With broad support across the political spectrum, states and localities throughout the country are expanding preschool programs for low-income children. While the public will is strong and the experience to date is encouraging, there is a need for firmer evidence on the most cost-effective ways to produce lasting impacts for children, especially when programs operate on a large scale. Fortunately, the current expanded investments in early childhood programs offer a unique opportunity to provide concrete lessons to guide policy and practice.
Launched in 2014, the Expanding Children’s Early Learning (ExCEL) Network is a collaboration led by MDRC that aims to engage local officials, preschool providers, and researchers as active partners in innovation and evidence building, while also benefiting from ongoing contributions from other experts in the policymaking, practitioner, and advocacy communities.
The initiative consists of complementary projects that seek to answer two fundamental questions central to the successful expansion of effective preschool programs:
How can positive outcomes for children be sustained from preschool programs into the elementary grades and beyond?
What combinations of curricula and professional development help teachers improve preschool quality and maximize improvements in children’s outcomes?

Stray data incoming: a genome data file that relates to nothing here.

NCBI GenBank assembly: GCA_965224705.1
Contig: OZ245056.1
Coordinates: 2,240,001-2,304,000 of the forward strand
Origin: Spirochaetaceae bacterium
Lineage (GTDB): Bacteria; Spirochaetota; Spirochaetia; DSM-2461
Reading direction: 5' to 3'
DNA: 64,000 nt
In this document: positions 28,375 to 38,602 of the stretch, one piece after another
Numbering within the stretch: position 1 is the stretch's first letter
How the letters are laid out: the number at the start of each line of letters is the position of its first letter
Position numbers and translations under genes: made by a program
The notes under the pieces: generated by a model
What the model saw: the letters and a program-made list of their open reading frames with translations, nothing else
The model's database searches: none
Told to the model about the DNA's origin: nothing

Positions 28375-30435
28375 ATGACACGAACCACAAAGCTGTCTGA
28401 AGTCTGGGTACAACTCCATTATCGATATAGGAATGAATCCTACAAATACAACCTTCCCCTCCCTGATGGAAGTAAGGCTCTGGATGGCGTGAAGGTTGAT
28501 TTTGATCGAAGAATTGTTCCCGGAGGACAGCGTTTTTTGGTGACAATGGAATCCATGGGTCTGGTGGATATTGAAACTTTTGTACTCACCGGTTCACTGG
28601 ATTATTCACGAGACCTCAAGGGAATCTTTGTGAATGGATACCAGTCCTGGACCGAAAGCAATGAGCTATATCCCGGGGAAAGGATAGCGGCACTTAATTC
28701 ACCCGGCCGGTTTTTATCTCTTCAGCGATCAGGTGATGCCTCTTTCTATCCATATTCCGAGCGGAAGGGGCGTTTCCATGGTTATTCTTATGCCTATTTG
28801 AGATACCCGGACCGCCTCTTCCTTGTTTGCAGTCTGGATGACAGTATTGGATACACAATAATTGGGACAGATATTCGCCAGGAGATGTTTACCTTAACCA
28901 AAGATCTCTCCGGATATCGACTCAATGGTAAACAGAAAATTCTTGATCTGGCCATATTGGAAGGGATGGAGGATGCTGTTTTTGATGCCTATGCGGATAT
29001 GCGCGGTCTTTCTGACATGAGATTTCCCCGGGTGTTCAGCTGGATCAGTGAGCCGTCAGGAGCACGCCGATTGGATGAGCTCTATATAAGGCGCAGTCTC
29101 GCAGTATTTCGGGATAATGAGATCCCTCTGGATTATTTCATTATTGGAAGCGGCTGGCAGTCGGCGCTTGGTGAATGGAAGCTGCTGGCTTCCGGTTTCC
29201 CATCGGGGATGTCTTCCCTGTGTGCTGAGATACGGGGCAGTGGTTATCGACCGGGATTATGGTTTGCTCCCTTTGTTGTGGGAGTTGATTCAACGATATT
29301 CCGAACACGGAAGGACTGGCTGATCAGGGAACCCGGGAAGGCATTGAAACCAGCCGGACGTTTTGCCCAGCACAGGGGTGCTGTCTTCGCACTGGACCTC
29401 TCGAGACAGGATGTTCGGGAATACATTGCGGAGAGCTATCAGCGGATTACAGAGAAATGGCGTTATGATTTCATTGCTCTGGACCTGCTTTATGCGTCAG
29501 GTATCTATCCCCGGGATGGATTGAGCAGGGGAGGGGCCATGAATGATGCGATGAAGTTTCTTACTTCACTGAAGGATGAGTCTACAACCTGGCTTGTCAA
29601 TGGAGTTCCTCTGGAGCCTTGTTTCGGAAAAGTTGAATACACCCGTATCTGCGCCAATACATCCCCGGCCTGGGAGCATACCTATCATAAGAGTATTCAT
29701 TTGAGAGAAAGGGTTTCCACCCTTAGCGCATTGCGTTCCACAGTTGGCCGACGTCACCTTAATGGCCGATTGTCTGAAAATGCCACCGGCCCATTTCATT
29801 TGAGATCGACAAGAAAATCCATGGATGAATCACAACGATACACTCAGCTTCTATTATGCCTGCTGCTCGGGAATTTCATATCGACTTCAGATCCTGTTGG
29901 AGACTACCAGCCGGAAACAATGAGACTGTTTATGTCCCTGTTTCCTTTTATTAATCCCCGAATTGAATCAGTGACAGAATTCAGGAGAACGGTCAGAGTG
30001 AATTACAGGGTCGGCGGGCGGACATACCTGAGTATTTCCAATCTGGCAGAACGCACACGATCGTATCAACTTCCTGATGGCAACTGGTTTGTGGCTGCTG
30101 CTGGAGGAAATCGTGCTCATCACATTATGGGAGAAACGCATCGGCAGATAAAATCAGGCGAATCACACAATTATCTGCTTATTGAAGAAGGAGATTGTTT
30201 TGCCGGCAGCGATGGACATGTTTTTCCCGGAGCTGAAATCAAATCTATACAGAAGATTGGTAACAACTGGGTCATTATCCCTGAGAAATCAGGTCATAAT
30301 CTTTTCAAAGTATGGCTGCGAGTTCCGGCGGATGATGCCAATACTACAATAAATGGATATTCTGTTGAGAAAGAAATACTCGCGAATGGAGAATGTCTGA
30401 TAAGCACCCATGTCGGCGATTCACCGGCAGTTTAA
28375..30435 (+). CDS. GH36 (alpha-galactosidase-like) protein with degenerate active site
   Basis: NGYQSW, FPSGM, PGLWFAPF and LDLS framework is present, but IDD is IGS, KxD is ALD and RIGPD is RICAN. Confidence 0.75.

In both cases, the focus will be on four-year-olds who are scheduled to enter kindergarten in the next academic year. Special efforts will be made to recruit and engage significant percentages of children from low-income families and children whose home language is not English. Doing so will make it possible to evaluate program effectiveness for children who may be especially vulnerable to lagging behind their peers in school readiness and later achievement.
Additional Project Details
Agenda, Scope, and Goals
Two core projects are planned.
ExCEL P-3: Promoting Sustained Gains from Preschool to Third Grade. Boston Public Schools has begun phasing in what will be a system-wide integrated curriculum that emphasizes the need for instruction in each grade that builds on the lessons and skills children learned in the previous grade. MDRC is conducting a study that will provide especially rich data on the effect of the aligned instruction, while also exploring other potential influences on sustaining preschool gains.
ExCEL Quality: Improving Preschool Instruction Through Curricula, Coaching, and Training. This demonstration addresses a critical decision that goes to the heart of program effectiveness: the selection of the best combination of curricula and professional development to improve teacher practices and child outcomes. In four localities, MDRC will compare the implementation, impact, and cost-effectiveness of: (1) a “business-as-usual” control condition that reflects the localities’ current mix of curricula and standard professional development; (2) a widely used comprehensive curriculum supported by intensive professional development; and (3) a different integrated, interdisciplinary curriculum focused on math, science, literacy, and social-emotional learning, also supported by intensive professional development.
Design, Sites, and Data Sources
ExCEL P-3’s study of Boston’s aligned curriculum is currently under way. ExCEL Quality is taking place in Columbus, OH, Indianapolis, IN, Los Angeles, CA, and St. Louis, MO.
Follow-up data collection and the analysis and presentation of the findings will unfold over three to four years.